PROOFREADING your written work: common errors
It is difficult to identify errors in your own written work, but if you can leave 3 or 4 minutes at the end of the test to perform a careful rereading of each task, you will almost certainly be able to find and correct some.
Here are some common errors found in university students' written work from Hong Kong. Watch out for them when you are proofreading.
Run-on Sentences and Sentence Fragments
- Check each sentence to make sure it has a subject and a verb and that it expresses a complete concept.
- Do not run two sentences together incorrectly. Use punctuation (full stops, colons or semicolons) or linking words to separate them or clarify meaning.
- Use capital letters at the start of sentences and for names of persons, cities, countries, languages, streets, and titles.
- End every sentence with a full stop or question mark.
- Use punctuation (commas, colons, semi-colons) within individual sentences to separate phrases and for easier understanding.
- Place exact quotes in quotation marks. Full stops and commas go inside the quotation marks.
- Use apostrophes correctly to indicate possession.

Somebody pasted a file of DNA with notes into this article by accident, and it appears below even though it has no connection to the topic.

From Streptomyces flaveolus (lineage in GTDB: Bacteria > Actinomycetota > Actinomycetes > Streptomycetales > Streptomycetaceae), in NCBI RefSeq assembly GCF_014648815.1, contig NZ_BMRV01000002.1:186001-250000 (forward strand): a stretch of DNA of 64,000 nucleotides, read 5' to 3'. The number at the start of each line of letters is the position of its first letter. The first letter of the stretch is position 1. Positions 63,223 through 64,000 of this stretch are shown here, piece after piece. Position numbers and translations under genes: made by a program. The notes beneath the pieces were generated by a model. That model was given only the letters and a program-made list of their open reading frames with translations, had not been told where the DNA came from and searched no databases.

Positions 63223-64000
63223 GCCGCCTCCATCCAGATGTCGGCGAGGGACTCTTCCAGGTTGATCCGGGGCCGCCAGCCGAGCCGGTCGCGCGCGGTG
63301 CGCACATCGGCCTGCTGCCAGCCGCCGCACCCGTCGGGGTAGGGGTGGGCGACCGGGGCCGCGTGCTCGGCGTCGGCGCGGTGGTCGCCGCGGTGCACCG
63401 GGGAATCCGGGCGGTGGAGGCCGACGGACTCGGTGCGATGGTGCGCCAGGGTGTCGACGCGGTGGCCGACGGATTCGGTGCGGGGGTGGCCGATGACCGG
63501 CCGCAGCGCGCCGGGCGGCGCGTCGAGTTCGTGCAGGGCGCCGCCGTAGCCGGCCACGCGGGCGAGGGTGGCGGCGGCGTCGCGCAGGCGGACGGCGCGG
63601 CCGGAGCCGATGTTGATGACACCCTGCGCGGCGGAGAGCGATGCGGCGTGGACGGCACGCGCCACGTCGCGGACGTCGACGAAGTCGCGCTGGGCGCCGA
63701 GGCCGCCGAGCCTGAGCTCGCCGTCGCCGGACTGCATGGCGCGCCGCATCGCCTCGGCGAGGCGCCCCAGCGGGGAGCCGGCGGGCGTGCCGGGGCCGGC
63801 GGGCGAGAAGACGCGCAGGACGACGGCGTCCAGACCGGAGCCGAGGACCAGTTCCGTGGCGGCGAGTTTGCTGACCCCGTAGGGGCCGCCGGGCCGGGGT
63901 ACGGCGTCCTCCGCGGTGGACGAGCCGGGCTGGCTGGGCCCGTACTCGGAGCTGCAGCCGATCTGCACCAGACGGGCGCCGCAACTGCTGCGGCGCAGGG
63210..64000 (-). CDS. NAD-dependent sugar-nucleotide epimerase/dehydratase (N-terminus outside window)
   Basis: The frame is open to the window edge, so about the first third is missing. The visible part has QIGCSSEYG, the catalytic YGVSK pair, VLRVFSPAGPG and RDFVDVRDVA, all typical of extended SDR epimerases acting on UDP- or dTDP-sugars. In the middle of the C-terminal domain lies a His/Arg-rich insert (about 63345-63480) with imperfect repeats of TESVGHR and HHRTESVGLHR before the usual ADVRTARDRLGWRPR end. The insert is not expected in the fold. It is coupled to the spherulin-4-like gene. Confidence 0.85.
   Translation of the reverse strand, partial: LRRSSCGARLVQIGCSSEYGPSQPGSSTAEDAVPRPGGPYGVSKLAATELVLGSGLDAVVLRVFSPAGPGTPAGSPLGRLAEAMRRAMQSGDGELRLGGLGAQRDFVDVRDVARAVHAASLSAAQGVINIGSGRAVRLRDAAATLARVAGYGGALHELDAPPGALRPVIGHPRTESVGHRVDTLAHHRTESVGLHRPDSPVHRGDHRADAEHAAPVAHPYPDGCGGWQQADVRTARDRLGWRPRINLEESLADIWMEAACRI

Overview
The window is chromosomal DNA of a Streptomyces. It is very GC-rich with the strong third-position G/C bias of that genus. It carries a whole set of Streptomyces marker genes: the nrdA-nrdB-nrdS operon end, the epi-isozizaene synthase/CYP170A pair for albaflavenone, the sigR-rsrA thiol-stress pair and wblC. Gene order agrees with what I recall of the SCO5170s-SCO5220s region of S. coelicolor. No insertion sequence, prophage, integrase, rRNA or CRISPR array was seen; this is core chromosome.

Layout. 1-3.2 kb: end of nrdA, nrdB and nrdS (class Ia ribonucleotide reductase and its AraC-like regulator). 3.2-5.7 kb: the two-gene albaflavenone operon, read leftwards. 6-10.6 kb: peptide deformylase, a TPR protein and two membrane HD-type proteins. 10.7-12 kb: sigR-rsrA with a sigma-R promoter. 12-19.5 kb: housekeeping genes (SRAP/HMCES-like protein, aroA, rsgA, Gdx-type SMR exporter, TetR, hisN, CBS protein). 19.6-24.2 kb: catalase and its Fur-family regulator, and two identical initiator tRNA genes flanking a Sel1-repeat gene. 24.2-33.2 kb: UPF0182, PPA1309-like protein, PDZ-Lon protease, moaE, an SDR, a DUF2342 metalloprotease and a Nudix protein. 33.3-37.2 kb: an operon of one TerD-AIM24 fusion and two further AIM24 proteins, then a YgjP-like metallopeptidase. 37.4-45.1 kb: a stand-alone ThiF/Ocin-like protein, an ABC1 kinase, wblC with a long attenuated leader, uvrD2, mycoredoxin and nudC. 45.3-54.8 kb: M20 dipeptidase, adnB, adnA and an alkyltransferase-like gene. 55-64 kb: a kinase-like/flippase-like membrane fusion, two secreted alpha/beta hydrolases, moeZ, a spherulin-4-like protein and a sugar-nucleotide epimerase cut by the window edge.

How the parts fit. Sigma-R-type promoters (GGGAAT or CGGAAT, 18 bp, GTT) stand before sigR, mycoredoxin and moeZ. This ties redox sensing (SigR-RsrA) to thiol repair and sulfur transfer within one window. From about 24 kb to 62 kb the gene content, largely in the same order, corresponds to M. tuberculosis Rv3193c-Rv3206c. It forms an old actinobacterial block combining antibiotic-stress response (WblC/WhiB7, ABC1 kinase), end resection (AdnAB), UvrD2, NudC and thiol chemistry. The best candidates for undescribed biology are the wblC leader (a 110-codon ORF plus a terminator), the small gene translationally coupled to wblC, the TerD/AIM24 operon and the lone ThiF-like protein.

This website gives more information on the general use of punctuation.
- Check every subject and verb to make sure that if you have used a singular subject, you have also used a singular verb. Similarly, a plural subject needs a plural verb. Pay extra care to add an 's' to present simple tense verbs in the 3rd person singular.
e.g. The IELTS exam tests our level of English.
- Keep sentences reasonably short. General guidelines for academic writing recommend a maximum of 25 words per sentence.
- Break long sentences into shorter units.
If too short, perhaps you could link them using a conjunction or other transitional device, but do not overdo this (e.g. by starting nearly every sentence with a linking word.)
- Ensure that each sentence follows clearly and logically from the one before it. Note that it is not necessary to keep all sentences the same length; sentences of different lengths in each paragraph makes for a more interesting writing style.
- Each paragraph should contain a topic sentence which states the main idea, fact or opinion.
- Paragraphs should be around 4 to 5 sentences long. Task one will probably contain 2-3 paragraphs, task two, 4 to 5. Try to use the last sentence to connect in some way with the paragraph after, or the first sentence to link with the paragraph before. Limit paragraph length to a maximum of 100 words.
- Use the correct tense to express what you want to say and try to keep tenses consistent.
These websites give more information on verb tense usage.
- Before the test, when you practise writing tasks, check the spelling of any word you are unsure about. Be especially careful of the "ei" and "ie" words, words which add "-ing" and/or "ed," and words with one or more sets of double letters.
This website give more information and practice about spelling: